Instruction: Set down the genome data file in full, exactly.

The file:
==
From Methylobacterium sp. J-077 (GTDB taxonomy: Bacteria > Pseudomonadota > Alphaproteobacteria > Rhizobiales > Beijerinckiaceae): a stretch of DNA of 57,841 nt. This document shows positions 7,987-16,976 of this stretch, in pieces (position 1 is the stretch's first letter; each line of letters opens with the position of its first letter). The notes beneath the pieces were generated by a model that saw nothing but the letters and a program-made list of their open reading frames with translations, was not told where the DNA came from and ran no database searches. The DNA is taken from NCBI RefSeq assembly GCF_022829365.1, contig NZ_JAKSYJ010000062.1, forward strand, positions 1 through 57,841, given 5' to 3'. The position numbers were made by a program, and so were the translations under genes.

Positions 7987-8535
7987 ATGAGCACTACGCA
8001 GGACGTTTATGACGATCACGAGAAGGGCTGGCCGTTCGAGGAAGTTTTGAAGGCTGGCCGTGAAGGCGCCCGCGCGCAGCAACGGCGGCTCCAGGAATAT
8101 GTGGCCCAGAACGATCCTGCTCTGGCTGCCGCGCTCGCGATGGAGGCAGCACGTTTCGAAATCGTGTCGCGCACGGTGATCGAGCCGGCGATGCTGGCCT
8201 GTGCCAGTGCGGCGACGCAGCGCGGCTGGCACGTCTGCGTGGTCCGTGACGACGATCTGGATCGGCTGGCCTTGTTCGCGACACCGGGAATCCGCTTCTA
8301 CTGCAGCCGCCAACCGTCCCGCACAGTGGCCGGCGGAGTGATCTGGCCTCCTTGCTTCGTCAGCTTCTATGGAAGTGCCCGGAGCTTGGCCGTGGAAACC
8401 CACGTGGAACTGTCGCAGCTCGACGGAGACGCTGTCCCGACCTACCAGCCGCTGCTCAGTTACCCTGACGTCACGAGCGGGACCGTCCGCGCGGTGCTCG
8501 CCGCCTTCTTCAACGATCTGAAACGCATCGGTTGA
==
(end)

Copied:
From Methylobacterium sp. J-077 (GTDB taxonomy: Bacteria > Pseudomonadota > Alphaproteobacteria > Rhizobiales > Beijerinckiaceae): a stretch of DNA of 57,841 nt. This document shows positions 7,987-16,976 of this stretch, in pieces (position 1 is the stretch's first letter; each line of letters opens with the position of its first letter). The notes beneath the pieces were generated by a model that saw nothing but the letters and a program-made list of their open reading frames with translations, was not told where the DNA came from and ran no database searches. The DNA is taken from NCBI RefSeq assembly GCF_022829365.1, contig NZ_JAKSYJ010000062.1, forward strand, positions 1 through 57,841, given 5' to 3'. The position numbers were made by a program, and so were the translations under genes.

Positions 7987-8535
7987 ATGAGCACTACGCA
8001 GGACGTTTATGACGATCACGAGAAGGGCTGGCCGTTCGAGGAAGTTTTGAAGGCTGGCCGTGAAGGCGCCCGCGCGCAGCAACGGCGGCTCCAGGAATAT
8101 GTGGCCCAGAACGATCCTGCTCTGGCTGCCGCGCTCGCGATGGAGGCAGCACGTTTCGAAATCGTGTCGCGCACGGTGATCGAGCCGGCGATGCTGGCCT
8201 GTGCCAGTGCGGCGACGCAGCGCGGCTGGCACGTCTGCGTGGTCCGTGACGACGATCTGGATCGGCTGGCCTTGTTCGCGACACCGGGAATCCGCTTCTA
8301 CTGCAGCCGCCAACCGTCCCGCACAGTGGCCGGCGGAGTGATCTGGCCTCCTTGCTTCGTCAGCTTCTATGGAAGTGCCCGGAGCTTGGCCGTGGAAACC
8401 CACGTGGAACTGTCGCAGCTCGACGGAGACGCTGTCCCGACCTACCAGCCGCTGCTCAGTTACCCTGACGTCACGAGCGGGACCGTCCGCGCGGTGCTCG
8501 CCGCCTTCTTCAACGATCTGAAACGCATCGGTTGA